Andreas Miranda est musicien et animateur d’ateliers musicaux pour enfants. Quand il a commencé à perdre du poids et qu’un nodule est apparu sous son cou, il ne s’est pas inquiété outre mesure. C’est son entourage qui l’a poussé à aller chez le médecin. C’est également son entourage, notamment ses amis musiciens, qui l’ont aidé à faire du verdict – lymphome de Hodgkin – le point de départ d’une aventure musicale.
A l’annonce du cancer, Andreas a dû annuler l’enregistrement d’un E.P avec son groupe Azana ainsi que les concerts prévus. Mais le cancer n’a pas réussi à chasser la musique de son quotidien pour autant. Pendant les trois premiers mois de chimiothérapie, il a écrit et composé une série de chansons, inspirées de son combat. Des chansons qui traitent « des peurs, mais aussi des espoirs qui naissent quand on est face au cancer ». Ces morceaux portent des titres tels que « El Paso », « Aguirre » ou « Sorcerers of Fatal Laughter » et reflètent l’univers des films western dans lequel Andreas a trouvé refuge pendant la maladie. « Dès le début [de la thérapie] j’avais l’impression d’avoir été lâché dans un dangereux désert où il fallait que je reste calme et alerte comme un cowboy » explique-t-il. (voir interview ci-dessous) A l’horizon de ce désert, se dessinent, aujourd’hui, les contours d’un nouveau projet : l’enregistrement de l’album « Beyond the Breath of Grace » – bande-son de son combat rassemblant les morceaux écrits pendant son traitement. Et si sa musique a été pour lui un rempart, elle va maintenant servir à venir en aide à d’autres patients : tous les bénéfices de l’album seront reversés à des associations d’aide aux personnes atteintes de cancer. C’est aussi ça, être un cowboy !
Pour ceux et celles qui veulent soutenir Andreas, vous pouvez sortir vos bourses et participer à la collecte de fonds la collecte de fonds pour l’enregistrement de l’album !
Andreas Miranda is a Belgian musician living and playing in Berlin. The twenty-seven year old Sitar-player was about to record an E.P with his band Azana, when he was diagnosed with Hodgkin’s Lymphoma stage 2B in September 2015. Cancer forced him to call off the recording session and the scheduled gigs, but it couldn’t stop him from playing. On the contrary, his struggle against “the shy enemy” made him write and compose a series of songs, dealing with “fears but also hopes that dwell when faced with cancer”. These songs, inspired by western soundtracks, are being compiled in an album called “Beyond the Breath of Grace”. The songs he wrote “to support [him]self” will now help support other patients. He started a fundraising campaign for the recording of the album and the proceeds will entirely be donated to cancer relief associations.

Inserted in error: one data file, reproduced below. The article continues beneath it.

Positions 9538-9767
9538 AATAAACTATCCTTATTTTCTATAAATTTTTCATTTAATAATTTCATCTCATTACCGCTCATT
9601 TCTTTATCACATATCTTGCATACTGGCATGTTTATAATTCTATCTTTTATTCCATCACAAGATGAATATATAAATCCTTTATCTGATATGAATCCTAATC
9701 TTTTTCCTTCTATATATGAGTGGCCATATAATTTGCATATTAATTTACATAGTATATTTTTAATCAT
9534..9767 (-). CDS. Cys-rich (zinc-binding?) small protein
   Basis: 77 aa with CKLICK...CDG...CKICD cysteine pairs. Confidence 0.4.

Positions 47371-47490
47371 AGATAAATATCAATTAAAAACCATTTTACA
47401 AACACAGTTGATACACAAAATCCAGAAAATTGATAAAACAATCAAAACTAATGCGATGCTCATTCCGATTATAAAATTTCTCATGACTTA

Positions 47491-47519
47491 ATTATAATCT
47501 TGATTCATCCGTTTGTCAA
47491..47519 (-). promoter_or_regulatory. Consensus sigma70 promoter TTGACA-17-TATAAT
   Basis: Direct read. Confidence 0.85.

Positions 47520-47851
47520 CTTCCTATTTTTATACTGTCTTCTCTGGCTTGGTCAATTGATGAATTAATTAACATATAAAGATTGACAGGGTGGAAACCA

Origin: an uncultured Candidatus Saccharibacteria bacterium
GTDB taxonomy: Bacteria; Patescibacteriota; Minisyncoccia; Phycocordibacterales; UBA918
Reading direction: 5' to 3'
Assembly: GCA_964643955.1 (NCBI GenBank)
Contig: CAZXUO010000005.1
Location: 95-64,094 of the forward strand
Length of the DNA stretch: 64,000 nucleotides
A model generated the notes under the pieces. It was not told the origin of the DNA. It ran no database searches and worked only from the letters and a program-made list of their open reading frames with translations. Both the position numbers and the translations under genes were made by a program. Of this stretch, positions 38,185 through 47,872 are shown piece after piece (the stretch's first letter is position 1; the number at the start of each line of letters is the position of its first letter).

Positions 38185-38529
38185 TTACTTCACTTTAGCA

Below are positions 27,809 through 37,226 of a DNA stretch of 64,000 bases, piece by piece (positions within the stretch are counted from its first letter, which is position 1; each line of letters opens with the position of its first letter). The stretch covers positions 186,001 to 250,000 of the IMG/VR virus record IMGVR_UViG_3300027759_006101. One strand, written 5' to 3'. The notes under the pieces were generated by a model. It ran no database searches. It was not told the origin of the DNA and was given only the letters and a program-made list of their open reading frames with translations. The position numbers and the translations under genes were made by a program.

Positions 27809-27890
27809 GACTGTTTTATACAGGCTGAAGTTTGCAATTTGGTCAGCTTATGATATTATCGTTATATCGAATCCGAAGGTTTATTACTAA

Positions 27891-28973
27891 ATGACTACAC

For “les cellules créatives” he talks about his project and his journey.
Which cancer were you suffering from? And how are you now?
I have (hopefully had) Hodgkin’s Lymphoma at stage 2b. I still have some tests ahead of me but my latest scans were very promising. Basically it’s a cancer that manifests itself in the lymph nodes. Some of the symptoms include night sweats, weight loss and fatigue. I had all of these in addition to a small lump that appeared just under my neck. I would really like to add that these symptoms come in very subtlety and at first I really was not alarmed at all but I was so lucky that some people around me noticed that something was wrong. I know this is often repeated but it can’t be repeated enough: get tested early if you notice slight unusual changes, a simple blood test is a good start. I currently feel revitalized. I have recently finished both chemo and radiotherapy and my body as I used to know it is slowly coming back to me with newly acquired energy.
What role did music play during your illness?